Click Clacks

Despite the best of intentions, not all toys that reach the marketplace are entirely safe. Take Click Clacks for example (also known as Clackers, Clack Balls, Kerbangers, etc). They seemed harmless enough – just a couple of acrylic spheres attached by a string – but history tells us that they were eventually deemed so dangerous that their sale was banned.

Click Clacks arrived on the scene in the early 70s under a variety of names. They were inexpensive and kids loved them. Simply hold the center of the rope, move your wrists up and down, and watch the balls collide together above and below.


It was impossible to ignore the loud clacking sound this activity caused. Parents who purchased Click Clacks soon regretted it. If only there was a way to undo the damage.

Parents got their wish when news reports (fueled by equal parts fact and urban legend) began reporting numerous injuries sustained by youngsters playing with Click Clacks. These ranged from pinched fingers to cracked skulls to shattering glass spheres that left splinters of glass in the eye.

Safer plastic versions soon followed, but the damage was already done. Click Clacks had earned a dubious reputation, one from which they would never recover.

But for a few short years, the sounds of Click Clacks echoed across the nation, bringing smiles to the faces of children everywhere. Once branded “dangerous,” however, they became scarcely seen, and today, live solely in the memory banks of millions of 70s kids.

If you ever had the pleasure of playing with Click Clacks, I hope you’ll take a moment to share your memories in our comments section.

You may also like...

12 Responses

  1. julie says:

    Do you have any way of finding these to purchase? I really don’t have much memory of my child hood but this sure is one memory…I would love it to be this one!

  2. KaschaK says:

    Yes definitely had these and so did all my girlfriends. And yes, I definitely did have these taken away. First the noise, and then, the stupidity of first my brothers, than me and my sister.

    It wasn’t that they were dangerous when we did what we were supposed to do with them. It was when my brothers would try to use them as flails or some weird version of nunchaku, or when someone would be flipping them around while others competed to see who could stick their hands and/or faces in and then get them back out without getting hit.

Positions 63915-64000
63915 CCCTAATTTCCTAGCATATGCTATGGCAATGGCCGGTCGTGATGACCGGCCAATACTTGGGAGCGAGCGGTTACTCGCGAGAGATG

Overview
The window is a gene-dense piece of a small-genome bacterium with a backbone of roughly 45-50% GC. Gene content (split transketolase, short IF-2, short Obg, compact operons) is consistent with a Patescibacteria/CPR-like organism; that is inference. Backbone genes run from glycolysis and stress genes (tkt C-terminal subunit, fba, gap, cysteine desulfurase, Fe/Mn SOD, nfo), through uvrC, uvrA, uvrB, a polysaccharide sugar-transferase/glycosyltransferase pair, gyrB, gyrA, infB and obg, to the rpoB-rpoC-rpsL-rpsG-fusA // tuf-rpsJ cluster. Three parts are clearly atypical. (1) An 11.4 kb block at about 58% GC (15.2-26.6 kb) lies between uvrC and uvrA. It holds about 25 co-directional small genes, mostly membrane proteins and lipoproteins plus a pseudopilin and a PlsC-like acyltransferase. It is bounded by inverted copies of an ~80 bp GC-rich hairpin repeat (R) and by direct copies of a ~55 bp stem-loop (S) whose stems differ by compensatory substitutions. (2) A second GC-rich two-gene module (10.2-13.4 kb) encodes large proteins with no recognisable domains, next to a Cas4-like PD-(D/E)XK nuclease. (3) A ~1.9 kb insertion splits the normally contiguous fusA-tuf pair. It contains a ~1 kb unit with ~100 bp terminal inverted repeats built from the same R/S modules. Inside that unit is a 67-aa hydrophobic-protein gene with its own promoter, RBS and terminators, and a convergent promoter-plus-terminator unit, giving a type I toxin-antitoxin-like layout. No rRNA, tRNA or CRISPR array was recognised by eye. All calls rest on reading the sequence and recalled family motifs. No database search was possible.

So many messed up bruised hands and forearms, black eyes, and lumps on the heads later, both me and my sister had lost our Kerbangers. My oldest brother still apologizes to me for that and we’re in our 40’s now, lol.

    • Trudy says:

      OMG I am crying with laughter reading your post….so funny and soooo true. We did the same thing with these click clacks although I have to admit, I was pretty good using them the ‘correct’ way…I’m still laughing out loud…very funny stuff!

  3. Anonymous says:

    In “Beware the Blob” aka ” the film that J.R. shot” theres a scene with Dick Van Patten confiscating the classic clear glass click clacks. And yes when kerbangers came out years later all the old urban myths of kids losing their eyes resurfaced.

  4. crazylady says:

    I remember seeing a photo of something like these being used in the Australian outback or somewhere to trip up ostriches(?) or something. Throw them at their legs and the balls would tangle the string around their legs. And they approved these things for kid use.

  5. Valerie says:

    We refered to them as kerbangers. Mine were yellow and had the plastic handle to hold not the more popular ring. While I do remember a few bruised wrists from this toy, what I wouldn’t give to jave one today.

  6. Jim says:

    I grew up in Hicksville in the 70’s and had an old man neighbor across the street. He would give out click clicks to all the kids, he told us he invented them. I think we called him Mr. Intestine.

  7. adrastos says:

    I have the original click clacks and I am the master at them, sadly though one of the strings attached to one of the balls finally broke apart. I cannot throw them out as I have them all these years, as I am 60 now. They were a see thru blue, oh how I loved those silly toys. They are now in my junk drawer.

    • Sunshine says:

      Wow,, that’s awesome that you still have them. My brother had that same color and I had pink. So dangerous, yet so much fun. That was the 70’s for ya!

  8. Howard Troue says:

    I still have mine. Although I am still as bad at it as I was back then. Every once in a while, I will take them out and give them another try.

  9. Steve Ledesky says:

    Growing up in the 70s, was great, yes I had click clacks, it’s funny when you’re a kid , you never thought of toys to be dangerous, it was a great time to grow up, I had a 12 foot boat with a 5 hp motor, and would spend my summers fishing and swimming , not on a computer like nowadays, but then again, they weren’t around, I’m now almost 60 years old, and really cherish those days, I hope everyone in my age category can relate to this.

Leave a Reply

Your email address will not be published. Required fields are marked *